You Should Be Keeping Home Improvement Records

Services for Real Estate Pros with Ace Plus Tax Resolution

Article Highlights:

  • Keeping home improvement records 
  • Home gain exclusion amounts 
  • Records may be required to avoid tax

Individuals who meet the 2-out-of-5-year use and ownership tests can exclude up to $250,000 ($500,000 if both filer and spouse qualify) of gain from the sale of their home, and generally don’t need to keep a record of improvements made to the home. However, in many instances the gain from the home’s sale can be substantially higher than the allowable exclusion amount; having a record of improvements can be very beneficial and lead to tax savings.

Here are some situations when having home improvement records could save taxes:

(1) The home is owned for a long period of time, and the combination of appreciation in value due to inflation and improvements exceeds the exclusion amount.

(2) The home is converted to a rental property, and the cost and improvements of the home are needed to establish the depreciable basis of the property.

(3) The home is converted to a second residence, and the exclusion might not apply to the sale.

(4) You suffer a casualty loss and retain the home after making repairs.

(5) The home is sold before meeting the 2-year use and ownership requirements.

(6) The home only qualifies for a reduced exclusion because the home is sold before meeting the 2-year use and ownership requirements.

(7) One spouse retains the home after a divorce and is only entitled to a $250,000 exclusion instead of the $500,000 exclusion available to married couples.

(8) There are future tax law changes that could affect the exclusion amounts.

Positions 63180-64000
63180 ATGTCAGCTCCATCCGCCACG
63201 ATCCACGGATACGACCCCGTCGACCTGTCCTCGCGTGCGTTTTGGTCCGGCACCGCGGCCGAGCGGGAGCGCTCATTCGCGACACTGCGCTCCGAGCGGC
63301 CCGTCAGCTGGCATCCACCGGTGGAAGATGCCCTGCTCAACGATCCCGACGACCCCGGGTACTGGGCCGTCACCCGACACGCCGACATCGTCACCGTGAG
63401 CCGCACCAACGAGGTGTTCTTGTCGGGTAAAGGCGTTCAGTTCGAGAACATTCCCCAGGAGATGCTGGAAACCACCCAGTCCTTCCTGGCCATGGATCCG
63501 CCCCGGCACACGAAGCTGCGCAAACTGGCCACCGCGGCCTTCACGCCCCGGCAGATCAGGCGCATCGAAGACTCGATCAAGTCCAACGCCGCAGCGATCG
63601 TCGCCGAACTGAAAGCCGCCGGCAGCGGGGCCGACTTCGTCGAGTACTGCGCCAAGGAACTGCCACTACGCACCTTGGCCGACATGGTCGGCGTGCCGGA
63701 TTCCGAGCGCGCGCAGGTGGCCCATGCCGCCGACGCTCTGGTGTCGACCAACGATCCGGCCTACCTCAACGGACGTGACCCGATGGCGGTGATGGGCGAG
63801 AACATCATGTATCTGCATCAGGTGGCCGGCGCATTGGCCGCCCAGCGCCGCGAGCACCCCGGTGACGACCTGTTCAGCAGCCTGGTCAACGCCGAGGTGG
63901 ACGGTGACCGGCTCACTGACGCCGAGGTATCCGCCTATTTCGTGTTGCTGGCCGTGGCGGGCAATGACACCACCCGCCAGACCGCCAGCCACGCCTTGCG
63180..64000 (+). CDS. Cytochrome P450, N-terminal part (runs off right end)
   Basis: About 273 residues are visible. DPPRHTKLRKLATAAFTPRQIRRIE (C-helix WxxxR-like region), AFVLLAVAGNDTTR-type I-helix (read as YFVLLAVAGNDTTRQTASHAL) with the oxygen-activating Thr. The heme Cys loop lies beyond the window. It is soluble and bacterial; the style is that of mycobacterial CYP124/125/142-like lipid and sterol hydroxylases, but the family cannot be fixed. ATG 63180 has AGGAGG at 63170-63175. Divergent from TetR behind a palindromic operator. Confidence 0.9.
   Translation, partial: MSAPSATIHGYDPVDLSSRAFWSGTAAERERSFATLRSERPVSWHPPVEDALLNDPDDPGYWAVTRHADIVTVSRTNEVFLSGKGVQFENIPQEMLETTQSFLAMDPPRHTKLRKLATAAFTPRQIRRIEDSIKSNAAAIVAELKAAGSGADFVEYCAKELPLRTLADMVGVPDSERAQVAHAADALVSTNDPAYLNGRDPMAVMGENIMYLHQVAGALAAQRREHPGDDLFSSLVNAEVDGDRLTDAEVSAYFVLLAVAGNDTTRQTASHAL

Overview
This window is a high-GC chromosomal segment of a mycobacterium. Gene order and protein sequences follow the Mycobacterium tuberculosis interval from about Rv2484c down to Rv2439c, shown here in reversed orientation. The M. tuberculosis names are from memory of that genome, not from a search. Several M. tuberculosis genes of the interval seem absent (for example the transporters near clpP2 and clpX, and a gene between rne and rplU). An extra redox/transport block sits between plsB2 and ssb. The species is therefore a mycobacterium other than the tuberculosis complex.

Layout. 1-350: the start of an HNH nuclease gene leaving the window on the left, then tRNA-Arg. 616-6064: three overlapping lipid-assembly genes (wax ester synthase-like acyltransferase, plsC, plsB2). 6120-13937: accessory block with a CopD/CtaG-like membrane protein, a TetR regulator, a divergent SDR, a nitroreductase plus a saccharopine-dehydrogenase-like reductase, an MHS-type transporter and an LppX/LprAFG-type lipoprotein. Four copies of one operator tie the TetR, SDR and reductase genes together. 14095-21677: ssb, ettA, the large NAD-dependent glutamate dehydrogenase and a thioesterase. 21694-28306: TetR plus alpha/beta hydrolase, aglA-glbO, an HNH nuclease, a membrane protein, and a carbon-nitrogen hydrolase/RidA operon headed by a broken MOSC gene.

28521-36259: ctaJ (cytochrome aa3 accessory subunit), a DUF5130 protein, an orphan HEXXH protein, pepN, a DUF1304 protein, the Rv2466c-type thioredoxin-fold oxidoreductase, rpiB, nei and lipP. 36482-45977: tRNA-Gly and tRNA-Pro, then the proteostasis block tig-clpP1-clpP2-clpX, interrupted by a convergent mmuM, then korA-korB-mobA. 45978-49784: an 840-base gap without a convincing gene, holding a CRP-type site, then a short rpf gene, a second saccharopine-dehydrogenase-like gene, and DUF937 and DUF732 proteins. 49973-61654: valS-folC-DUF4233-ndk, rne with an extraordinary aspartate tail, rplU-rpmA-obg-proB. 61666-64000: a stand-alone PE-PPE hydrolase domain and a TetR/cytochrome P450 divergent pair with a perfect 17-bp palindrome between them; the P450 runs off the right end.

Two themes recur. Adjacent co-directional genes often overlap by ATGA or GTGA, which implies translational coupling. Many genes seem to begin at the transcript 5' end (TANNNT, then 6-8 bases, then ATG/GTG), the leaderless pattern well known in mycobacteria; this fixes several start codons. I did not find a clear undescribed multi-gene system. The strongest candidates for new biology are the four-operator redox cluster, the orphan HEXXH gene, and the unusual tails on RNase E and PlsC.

Everyone hates to keep records but consider the consequences if you sell your home at a gain and a portion of it cannot be excluded. You will be hit with capital gains (CG), and there is a good chance the CG tax rate will be higher than normal simply because the gain pushed you into a higher CG tax bracket. Before deciding not to keep records, carefully consider the potential of having a gain in excess of the exclusion amount.

As to what records to keep, we aren’t saying you need to keep the receipt for every time you buy a can of paint or replace a ripped screen (these wouldn’t be eligible as improvements). But you should maintain receipts, invoices, contracts, etc., and canceled checks, credit card receipts, or bank records to prove payments when you make improvements such as adding a room, putting on a new roof, and remodeling the bathroom.

If you have any questions, contact us at or visit our website at

Comments (2)

Joan Cox
House to Home, Inc. - Denver Real Estate - 720-231-6373 - Denver, CO
Denver Real Estate - Selling One Home at a Time

James, great post, and I always suggest my buyers create a new folder, and keep all receipts for any home improvement.

Aug 05, 2020 03:09 PM
James M. Cha, CPA, CTRS

Thank you, Joan! Also, that's a great idea. That way they'll never get lost.

Aug 05, 2020 04:26 PM
Carol Culkin
Diamond Partners Inc - Overland Park, KS
Overland Park Residential Real Estate

Always a good idea to have a file of home improvements to refer back to. Helpful for taxes too. Great reminder! 

Aug 05, 2020 07:58 PM
James M. Cha, CPA, CTRS

Yes, it's always important to keep all the records. Thank you!

Aug 06, 2020 02:53 PM